• A sustained release material is associated with at least a portion of a channel of the substantially cylindrical structure. Further, at least one therapeutic bioactive agent is associated with the sustained release material.
  • FIGS. 2-4 illustrate exemplary intracameral therapeutic agent delivery devices according to the present description. In one example, an intracameral therapeutic agent delivery device 200 includes substantially cylindrical structure 202 having first end 204, second end 206 and tube 208 traversing the device. The device can also include at least one protrusion 210 for anchoring the device in place once implanted into a tissue. Also, in a particular configuration, first end 204 is beveled allowing insertion of first end 204 into one or more tissues. To further aid in anchoring the device within a tissue, ribs 212 are included near second end 206 to interact with the surrounding tissues.
  • Second end 206 can have head portion 214 having one or more suture holes 216 wherein sutures or other anchoring devices can be threaded. Second end 206 can also include optional plug 218 to plug tube 208. Head portion 214 can be provided at any angle θ 220 that will accommodate implantation on, at or through a given tissue. In one example embodiment, intracameral therapeutic agent delivery device 200 is implanted through cornea 102 or sclera 116 using a bevel at first end 204 so that first end 204 is within, for example, anterior chamber 106. In such an embodiment, illustrated in FIGS. 5 and 6, intracameral therapeutic agent delivery device 200 is inserted through sclera 116 into anterior chamber 106. Head portion 214 abuts sclera 116 and at least one protrusion 210 anchors the device inside the anterior chamber at trabecular meshwork 114.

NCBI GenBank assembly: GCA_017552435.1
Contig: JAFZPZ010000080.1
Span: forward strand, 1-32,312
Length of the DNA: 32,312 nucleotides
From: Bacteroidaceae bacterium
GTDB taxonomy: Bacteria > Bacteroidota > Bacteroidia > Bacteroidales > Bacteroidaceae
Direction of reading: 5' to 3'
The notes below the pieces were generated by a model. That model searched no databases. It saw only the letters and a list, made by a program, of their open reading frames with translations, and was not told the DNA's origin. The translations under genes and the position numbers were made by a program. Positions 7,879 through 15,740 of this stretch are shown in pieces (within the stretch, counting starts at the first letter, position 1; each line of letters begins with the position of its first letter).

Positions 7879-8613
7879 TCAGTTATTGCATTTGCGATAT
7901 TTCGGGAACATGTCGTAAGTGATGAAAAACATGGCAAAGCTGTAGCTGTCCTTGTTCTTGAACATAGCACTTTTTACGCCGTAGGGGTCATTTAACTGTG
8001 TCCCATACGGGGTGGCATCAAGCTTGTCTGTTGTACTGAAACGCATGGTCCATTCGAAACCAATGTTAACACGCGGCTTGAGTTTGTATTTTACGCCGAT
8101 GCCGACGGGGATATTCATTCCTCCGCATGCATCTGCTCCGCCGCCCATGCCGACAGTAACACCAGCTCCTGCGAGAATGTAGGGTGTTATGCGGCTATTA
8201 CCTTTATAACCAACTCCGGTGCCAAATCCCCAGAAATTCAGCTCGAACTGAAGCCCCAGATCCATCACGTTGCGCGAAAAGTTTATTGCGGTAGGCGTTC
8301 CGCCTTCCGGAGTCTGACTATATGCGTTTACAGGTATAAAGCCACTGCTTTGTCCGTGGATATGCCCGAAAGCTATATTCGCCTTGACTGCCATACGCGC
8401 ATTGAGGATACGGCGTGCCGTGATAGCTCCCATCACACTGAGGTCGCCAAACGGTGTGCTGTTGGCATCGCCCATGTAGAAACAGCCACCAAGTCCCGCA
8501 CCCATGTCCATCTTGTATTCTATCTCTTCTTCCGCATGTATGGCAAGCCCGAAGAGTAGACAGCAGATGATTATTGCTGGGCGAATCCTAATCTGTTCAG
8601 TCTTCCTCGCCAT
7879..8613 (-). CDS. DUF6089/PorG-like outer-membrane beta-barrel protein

• As illustrated in FIG. 3A and 3B, intracameral therapeutic agent delivery device 200 can further include a second tube 222 traversing the device. Second tube 222 can be sealed at one or both ends; however, in an exemplary embodiment, fluid is free to flow through second tube 222 without a barrier or plug. In one example embodiment, intracameral therapeutic agent delivery device 200 can be used to deliver a therapeutic bioactive agent as well as actively raise or lower intraocular pressure by liquid exchange through second tube 222. The aqueous humor in the anterior chamber can pass into the subconjunctival space. To reduce post-operative fibrosis leading to filtering conjunctival bleb failure, a sustained-release coating or implant at the 214 position on FIG. 3 a of an antifibrotic agent can be used. The anti-fibrotic agents can be but are not limited to 5-flurouracil, mitomycin-C, and placlitaxel. The sustained-release coating or implant at the 214 position would be polymer-based, for example, biodegradable polymers such as but not limited to superhydrolyzed polyvinyl alcohol, and the synthetic aliphatic polyesters of the poly-a-hydroxy acid family, which include polyglycolic acid (PGA), polylactic acid (PLA), and the PGA/PLA copolymer, polylactic-co-glycolic acid (PLGA). In addition, the sustained-release coating could use non-biodegradable polymers, such as but not limited to silicones and ethylene vinyl acetate.